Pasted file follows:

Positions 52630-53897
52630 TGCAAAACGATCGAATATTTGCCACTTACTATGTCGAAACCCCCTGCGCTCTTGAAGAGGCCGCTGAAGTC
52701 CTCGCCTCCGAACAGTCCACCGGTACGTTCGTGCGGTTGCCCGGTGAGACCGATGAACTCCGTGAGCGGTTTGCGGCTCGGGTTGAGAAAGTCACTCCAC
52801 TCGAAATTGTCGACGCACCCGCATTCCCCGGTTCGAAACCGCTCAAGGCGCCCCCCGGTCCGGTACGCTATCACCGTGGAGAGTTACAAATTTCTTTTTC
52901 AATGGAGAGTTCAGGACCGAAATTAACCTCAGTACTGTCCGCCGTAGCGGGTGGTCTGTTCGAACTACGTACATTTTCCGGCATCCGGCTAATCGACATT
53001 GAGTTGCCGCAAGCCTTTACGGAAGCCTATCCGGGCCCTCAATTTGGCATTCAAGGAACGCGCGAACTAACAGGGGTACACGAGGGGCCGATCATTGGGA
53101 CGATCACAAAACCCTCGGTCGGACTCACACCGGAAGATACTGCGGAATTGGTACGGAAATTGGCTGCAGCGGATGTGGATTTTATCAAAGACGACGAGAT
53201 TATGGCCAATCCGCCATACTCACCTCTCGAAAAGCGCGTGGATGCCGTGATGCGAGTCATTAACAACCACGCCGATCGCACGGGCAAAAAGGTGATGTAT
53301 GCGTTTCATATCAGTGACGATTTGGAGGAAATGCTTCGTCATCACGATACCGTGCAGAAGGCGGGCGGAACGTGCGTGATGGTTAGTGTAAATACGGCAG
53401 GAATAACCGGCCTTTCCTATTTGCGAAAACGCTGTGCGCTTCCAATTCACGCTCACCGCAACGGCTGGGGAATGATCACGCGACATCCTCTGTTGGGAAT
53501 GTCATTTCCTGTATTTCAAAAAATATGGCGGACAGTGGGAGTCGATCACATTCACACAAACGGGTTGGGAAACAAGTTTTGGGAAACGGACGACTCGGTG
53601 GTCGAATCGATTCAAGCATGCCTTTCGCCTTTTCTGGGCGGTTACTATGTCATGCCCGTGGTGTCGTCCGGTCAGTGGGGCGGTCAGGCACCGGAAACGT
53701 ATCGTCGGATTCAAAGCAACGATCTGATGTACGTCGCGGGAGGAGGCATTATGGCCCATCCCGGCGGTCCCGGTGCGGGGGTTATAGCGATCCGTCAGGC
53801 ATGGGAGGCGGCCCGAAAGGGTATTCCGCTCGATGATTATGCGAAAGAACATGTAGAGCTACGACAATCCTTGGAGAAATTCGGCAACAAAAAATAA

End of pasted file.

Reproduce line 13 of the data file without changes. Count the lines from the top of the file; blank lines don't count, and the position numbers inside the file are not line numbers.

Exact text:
53701 ATCGTCGGATTCAAAGCAACGATCTGATGTACGTCGCGGGAGGAGGCATTATGGCCCATCCCGGCGGTCCCGGTGCGGGGGTTATAGCGATCCGTCAGGC